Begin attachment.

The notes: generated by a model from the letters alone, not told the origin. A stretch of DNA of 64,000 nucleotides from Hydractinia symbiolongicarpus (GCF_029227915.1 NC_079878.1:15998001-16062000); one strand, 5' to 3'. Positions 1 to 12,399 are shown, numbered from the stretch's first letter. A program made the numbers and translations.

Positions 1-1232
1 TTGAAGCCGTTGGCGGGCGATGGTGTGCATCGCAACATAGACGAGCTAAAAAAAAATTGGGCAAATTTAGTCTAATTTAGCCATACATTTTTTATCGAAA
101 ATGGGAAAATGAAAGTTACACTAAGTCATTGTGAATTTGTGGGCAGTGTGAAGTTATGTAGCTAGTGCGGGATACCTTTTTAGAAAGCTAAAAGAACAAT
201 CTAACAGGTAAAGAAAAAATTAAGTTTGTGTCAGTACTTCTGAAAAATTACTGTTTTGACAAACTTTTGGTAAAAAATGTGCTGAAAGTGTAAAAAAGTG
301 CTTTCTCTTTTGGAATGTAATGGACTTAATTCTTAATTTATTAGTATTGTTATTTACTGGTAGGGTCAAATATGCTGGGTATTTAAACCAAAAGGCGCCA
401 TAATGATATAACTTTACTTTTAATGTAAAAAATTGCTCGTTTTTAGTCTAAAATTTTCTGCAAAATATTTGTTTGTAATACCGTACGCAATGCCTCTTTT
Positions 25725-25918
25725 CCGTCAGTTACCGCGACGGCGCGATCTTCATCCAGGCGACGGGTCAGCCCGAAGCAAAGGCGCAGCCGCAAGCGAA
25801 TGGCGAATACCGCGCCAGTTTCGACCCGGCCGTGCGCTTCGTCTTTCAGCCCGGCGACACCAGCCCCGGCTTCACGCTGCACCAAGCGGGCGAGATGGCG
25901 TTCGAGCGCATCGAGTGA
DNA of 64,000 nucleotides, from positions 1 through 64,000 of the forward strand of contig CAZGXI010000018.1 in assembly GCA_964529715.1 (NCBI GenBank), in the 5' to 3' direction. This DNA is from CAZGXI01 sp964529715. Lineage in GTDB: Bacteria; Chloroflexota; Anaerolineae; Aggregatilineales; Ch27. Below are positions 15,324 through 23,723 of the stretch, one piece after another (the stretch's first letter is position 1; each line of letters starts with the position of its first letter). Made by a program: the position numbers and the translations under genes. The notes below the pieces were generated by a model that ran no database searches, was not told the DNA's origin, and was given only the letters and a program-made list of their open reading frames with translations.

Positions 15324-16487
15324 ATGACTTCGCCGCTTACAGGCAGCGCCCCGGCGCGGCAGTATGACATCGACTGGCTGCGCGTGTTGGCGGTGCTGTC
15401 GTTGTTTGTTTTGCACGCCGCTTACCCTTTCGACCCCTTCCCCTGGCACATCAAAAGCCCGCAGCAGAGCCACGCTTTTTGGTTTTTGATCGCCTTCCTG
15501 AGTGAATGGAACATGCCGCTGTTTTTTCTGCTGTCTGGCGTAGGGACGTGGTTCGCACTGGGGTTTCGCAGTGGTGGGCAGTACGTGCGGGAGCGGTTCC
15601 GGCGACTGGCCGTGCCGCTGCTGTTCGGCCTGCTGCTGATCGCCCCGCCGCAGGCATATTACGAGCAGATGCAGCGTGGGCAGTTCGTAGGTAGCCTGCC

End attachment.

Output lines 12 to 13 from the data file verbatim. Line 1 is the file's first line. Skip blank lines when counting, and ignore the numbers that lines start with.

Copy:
DNA of 64,000 nucleotides, from positions 1 through 64,000 of the forward strand of contig CAZGXI010000018.1 in assembly GCA_964529715.1 (NCBI GenBank), in the 5' to 3' direction. This DNA is from CAZGXI01 sp964529715. Lineage in GTDB: Bacteria; Chloroflexota; Anaerolineae; Aggregatilineales; Ch27. Below are positions 15,324 through 23,723 of the stretch, one piece after another (the stretch's first letter is position 1; each line of letters starts with the position of its first letter). Made by a program: the position numbers and the translations under genes. The notes below the pieces were generated by a model that ran no database searches, was not told the DNA's origin, and was given only the letters and a program-made list of their open reading frames with translations.

Positions 15324-16487